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Re: [tlug] Holy smokes, Unity and Gnome 3 suck worse than I ever could have imagined.

Martin G writes:

 > and Unity. I feel that Gnome 2 *evolved* over at least a decade or so.
 > Minor tweaks here and there, and more customizable as time went on. So
 > it was great design, and the "sense" came from collective
 > contribution.

Actually, I suspect that very little design went into GNOME 1 or 2.
What design there was, was in the desktop widgets and in the
underlying libraries.  Many of the grand designs fell flat ("good-bye
CORBA, hello dbus!")

GNOME and KDE are desktop environments built on the X11 model.  This
is very different from Windows or Mac, where the GUI is very much
integrated into the OS, and a GUI window may be treated as just
another OS service, managed by the OS.  Launchers, panels, etc are
also managed by the OS.

X11 is a much more cooperative model.  At a low level, windows (as
places to accept graphics), pixmaps, fonts etc are managed centrally
by the X server.  Since we don't really care here about the network
protocol for the client and server, just think of that as "part of the
OS" and you won't be far off the mark.  Other resources that are not
specific to the graphics console may work similarly (eg, the network
audio system NAS provides audio services the same way that X11
provides GUI services).

But everything else is managed by applications, using special
protocols.  Does the user want to treat windows as objects, moving,
resizing, hiding, iconifying?  Run an application ("window manager").
Does the user want the configuration of running applications and their
windows to be saved across sessions?  Run an application ("session
manager").  Does the user want to pile up iconified apps in a
particular place?  Run an application ("dock").  Does the user want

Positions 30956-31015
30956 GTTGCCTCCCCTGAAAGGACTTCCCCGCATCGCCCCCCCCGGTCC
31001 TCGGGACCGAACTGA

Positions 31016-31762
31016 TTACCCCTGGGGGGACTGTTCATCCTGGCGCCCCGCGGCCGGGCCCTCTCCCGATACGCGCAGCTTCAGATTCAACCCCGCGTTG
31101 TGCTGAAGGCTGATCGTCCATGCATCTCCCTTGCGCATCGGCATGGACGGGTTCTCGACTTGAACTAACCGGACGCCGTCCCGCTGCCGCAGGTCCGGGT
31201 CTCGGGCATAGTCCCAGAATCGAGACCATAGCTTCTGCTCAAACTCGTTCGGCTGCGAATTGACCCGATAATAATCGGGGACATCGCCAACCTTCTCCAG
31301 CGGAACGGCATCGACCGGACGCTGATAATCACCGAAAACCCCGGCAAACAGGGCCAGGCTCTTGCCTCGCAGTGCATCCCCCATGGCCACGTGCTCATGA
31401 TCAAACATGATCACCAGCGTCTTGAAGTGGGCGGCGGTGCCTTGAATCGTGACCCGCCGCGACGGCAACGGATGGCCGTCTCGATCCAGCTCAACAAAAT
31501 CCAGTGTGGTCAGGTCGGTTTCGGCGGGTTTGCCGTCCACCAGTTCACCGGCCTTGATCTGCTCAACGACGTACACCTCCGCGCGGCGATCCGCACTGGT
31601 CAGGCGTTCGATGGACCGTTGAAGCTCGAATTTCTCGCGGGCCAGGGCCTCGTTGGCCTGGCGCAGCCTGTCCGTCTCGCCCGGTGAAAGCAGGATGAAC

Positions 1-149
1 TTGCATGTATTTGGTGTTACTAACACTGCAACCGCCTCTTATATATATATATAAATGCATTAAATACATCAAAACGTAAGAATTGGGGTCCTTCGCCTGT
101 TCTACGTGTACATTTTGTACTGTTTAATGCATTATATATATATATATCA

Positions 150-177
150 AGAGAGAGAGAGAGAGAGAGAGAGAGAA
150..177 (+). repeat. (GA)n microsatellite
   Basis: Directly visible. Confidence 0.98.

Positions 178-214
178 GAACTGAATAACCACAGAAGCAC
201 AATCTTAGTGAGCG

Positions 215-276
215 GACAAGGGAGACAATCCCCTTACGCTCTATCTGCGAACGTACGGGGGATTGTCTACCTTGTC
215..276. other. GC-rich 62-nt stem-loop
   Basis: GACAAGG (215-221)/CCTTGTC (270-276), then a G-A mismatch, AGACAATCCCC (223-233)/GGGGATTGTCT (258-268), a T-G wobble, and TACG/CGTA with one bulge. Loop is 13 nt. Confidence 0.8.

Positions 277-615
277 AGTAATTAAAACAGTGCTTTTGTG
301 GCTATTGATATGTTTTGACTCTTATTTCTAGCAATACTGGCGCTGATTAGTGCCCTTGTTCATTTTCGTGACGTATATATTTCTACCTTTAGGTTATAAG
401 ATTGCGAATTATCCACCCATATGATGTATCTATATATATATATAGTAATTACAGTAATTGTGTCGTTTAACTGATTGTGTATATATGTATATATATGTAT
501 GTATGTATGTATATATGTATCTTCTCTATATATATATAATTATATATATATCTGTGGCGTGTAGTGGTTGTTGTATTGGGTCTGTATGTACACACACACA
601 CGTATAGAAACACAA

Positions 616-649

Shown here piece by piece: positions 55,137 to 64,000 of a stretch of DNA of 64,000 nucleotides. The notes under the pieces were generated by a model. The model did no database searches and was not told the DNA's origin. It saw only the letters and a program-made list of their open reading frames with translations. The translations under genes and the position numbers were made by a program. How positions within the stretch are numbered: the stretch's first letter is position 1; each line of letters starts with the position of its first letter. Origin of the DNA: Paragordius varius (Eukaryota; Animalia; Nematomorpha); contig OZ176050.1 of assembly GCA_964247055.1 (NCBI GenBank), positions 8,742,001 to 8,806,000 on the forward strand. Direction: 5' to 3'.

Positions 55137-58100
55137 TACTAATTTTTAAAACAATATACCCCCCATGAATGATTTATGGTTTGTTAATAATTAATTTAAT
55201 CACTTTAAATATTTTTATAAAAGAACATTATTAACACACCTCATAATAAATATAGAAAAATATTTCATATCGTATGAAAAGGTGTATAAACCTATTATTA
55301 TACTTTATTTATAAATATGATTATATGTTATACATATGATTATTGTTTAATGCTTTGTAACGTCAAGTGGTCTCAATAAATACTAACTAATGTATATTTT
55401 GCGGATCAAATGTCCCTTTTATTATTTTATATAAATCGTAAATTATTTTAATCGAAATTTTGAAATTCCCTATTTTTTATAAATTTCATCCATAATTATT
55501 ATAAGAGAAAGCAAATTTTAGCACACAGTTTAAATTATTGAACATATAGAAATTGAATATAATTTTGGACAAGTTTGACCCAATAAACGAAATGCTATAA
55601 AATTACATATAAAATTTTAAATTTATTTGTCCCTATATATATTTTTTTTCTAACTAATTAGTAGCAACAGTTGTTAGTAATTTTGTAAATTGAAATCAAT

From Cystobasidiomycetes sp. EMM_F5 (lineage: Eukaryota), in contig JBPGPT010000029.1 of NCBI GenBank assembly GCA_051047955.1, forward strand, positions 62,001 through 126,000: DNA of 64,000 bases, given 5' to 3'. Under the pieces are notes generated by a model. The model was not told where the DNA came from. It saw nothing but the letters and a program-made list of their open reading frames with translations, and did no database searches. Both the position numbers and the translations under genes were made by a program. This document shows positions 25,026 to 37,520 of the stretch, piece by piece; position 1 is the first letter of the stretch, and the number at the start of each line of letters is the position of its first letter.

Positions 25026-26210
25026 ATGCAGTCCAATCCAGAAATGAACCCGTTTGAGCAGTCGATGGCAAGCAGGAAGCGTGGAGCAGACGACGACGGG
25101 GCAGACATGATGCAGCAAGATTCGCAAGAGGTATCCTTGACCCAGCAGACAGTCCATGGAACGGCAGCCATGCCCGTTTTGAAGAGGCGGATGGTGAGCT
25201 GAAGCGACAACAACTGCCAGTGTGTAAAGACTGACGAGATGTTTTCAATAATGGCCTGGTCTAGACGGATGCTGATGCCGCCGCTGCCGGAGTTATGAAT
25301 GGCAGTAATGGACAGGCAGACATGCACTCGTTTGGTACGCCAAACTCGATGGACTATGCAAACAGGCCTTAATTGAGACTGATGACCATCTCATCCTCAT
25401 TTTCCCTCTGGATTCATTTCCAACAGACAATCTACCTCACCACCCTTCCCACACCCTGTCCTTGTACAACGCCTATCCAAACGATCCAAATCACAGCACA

various meters and controls in one place?  Run an application
("dashboard").  I bet that including hidden services (the dbus daemon,
for example) typical GNOME or KDE configurations involve dozens of
such applications.

 > The point just being that designers *can* fail, and I think they
 > failed spectacularly with Unity/Gnome3.)

十年早いね。  It's really too early to say.  You may hate them now,
but incremental improvement can do wonders in 5 years!

 > The whole drop down menu thing fits [the mouse and keyboard] model,
 > and, for me, trying to squeeze some kind of "better" experience out
 > of it is like arranging deck chairs on the Titanic - pointless.

But as you point out, Unity et al aren't squeezing, they're slicing,
dicing, and nailing to the cutting board.  I think that it is probably
possible to gradually squeeze out quite a bit of improvement.  Trying
to do it all in one go is very risky though.

 > Now, if I have that straight, the new Gnome3-Code is a serious
 > improvement over the old Gnome2-Code.

That's not hard! is a rant "that,
unfortunately, is going to last a long, long time.  And when I say
'unfortunately', I mean that it's always going to be relevant to
something going on in this world around us." -- with apologies to
Stevie Wonder, who said that as a preface to performing Dylan's
"Blowin' in the Wind"

 > So my question is this: Would it not be possible to use the new
 > Gnome3-Code and make a new shell that is basically the same UI as the
 > Gnome2-Shell?

Yes, possible, but see above regarding "dozens" of apps that would
need to be ported.

 > But is there a place or a way I can plant the seed of suggesting
 > that someone fork a Gnome2-shell for Gnome3-code?

Not "one".  See above regarding "dozens" of apps that would need to be
ported. :^)

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